There are undoubtedly material differences between Delaware and Nevada law.  As I covered here at the time, Nevada's statutory business judgment rule imposes more limits on liability that Delaware law.  Nevada's Supreme Court has explained that establishing liability under Nevada law "plainly requires the plaintiff to both rebut the business judgment rule’s presumption of good faith and show a breach of fiduciary duty involving intentional misconduct, fraud, or a knowing violation of the law."  

Nevada's law may be better for some corporations than Delaware's law.  Duke's Ofer Eldar found that "Nevada corporate law does not harm shareholder value for firms that self-select into Nevada, particularly small firms with low levels of institutional shareholding and high levels of insider ownership, and it may in fact enhance the value of these firms."

Ultimately, as a stakeholder in Nevada corporate law, the last thing I want is for our state to become a cesspool for fraud and misconduct.  Nevada's protective business judgment rule strikes a different balance than Delaware, but it's not going to let people get away with rank misconduct.

April 27, 2023 | Permalink | Comments (0)

Last Call for the 2023 National Business Law Scholars Conference!

As I recently announced, tomorrow is the last day that we will be accepting submissions for the National Business Law Scholars Conference, June 15-16 at The University of Tennessee College of Law.  We need to start scheduling the sessions for the conference next week.  The substantive requirements for submission include a paper title, a brief abstract, and a few key words.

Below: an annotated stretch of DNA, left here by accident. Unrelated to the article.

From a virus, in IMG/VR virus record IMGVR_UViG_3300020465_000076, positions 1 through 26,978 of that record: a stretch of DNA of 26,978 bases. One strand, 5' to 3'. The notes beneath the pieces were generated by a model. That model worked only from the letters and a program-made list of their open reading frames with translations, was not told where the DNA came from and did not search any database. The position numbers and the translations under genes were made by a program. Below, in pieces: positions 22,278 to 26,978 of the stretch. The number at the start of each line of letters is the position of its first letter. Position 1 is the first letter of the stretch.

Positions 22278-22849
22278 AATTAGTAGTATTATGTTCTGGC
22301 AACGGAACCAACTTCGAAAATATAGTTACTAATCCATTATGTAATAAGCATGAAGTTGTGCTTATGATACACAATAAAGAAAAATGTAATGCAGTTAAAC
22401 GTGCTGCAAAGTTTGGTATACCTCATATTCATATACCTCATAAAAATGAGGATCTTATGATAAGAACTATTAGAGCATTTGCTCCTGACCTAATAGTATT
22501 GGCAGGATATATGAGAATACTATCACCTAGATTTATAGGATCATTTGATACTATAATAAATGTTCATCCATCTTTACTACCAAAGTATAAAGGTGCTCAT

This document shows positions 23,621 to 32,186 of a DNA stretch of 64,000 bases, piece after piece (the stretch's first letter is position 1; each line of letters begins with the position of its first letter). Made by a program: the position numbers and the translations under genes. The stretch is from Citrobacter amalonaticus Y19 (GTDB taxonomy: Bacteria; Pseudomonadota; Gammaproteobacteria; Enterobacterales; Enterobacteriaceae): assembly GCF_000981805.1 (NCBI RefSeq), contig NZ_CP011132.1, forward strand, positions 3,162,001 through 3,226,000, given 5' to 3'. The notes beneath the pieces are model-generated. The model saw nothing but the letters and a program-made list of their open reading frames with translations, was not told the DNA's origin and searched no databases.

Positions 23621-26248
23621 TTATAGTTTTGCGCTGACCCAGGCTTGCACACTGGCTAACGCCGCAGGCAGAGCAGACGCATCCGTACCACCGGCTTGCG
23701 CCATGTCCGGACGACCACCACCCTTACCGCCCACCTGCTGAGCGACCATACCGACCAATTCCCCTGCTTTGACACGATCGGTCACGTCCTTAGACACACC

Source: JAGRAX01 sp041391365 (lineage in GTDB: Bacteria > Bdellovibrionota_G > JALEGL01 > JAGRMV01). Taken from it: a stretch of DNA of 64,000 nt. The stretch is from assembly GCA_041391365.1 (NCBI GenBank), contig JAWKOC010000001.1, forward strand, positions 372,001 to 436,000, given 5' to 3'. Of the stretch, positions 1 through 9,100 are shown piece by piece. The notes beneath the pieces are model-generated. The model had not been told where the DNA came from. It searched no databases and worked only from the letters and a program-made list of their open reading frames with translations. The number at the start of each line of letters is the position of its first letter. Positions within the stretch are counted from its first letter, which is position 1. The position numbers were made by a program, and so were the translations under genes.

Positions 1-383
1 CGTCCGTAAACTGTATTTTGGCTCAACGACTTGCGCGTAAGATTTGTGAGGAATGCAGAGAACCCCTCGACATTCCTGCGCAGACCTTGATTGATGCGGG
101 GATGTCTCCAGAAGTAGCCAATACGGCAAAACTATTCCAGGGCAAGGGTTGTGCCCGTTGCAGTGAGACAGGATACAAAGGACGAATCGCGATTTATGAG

Information about the conference, including related notes on transportation and accommodations and more information about submissions, can be found here.  We look forward to seeing many of you in Knoxville in June!  Please contact me or Eric Chaffee with questions.

April 27, 2023 in Conferences, Joan Heminway | Permalink | Comments (0)

Tennessee Law Clinical Teaching Fellowship - May 1 Application Deadline

Set forth below are key portions of the posting for The University of Tennessee College of Law's new Clinical Teaching Fellowship.  Applications are solicited for either our advocacy or transactional law clinic. The full announcement, including instructions on how to apply, can be found here. Applications will be considered on a rolling basis.  However, preference will be given to applications received before May 1, 2023. For questions, please contact Director of Clinical Programs Joy Radice at [email protected]

*          *          *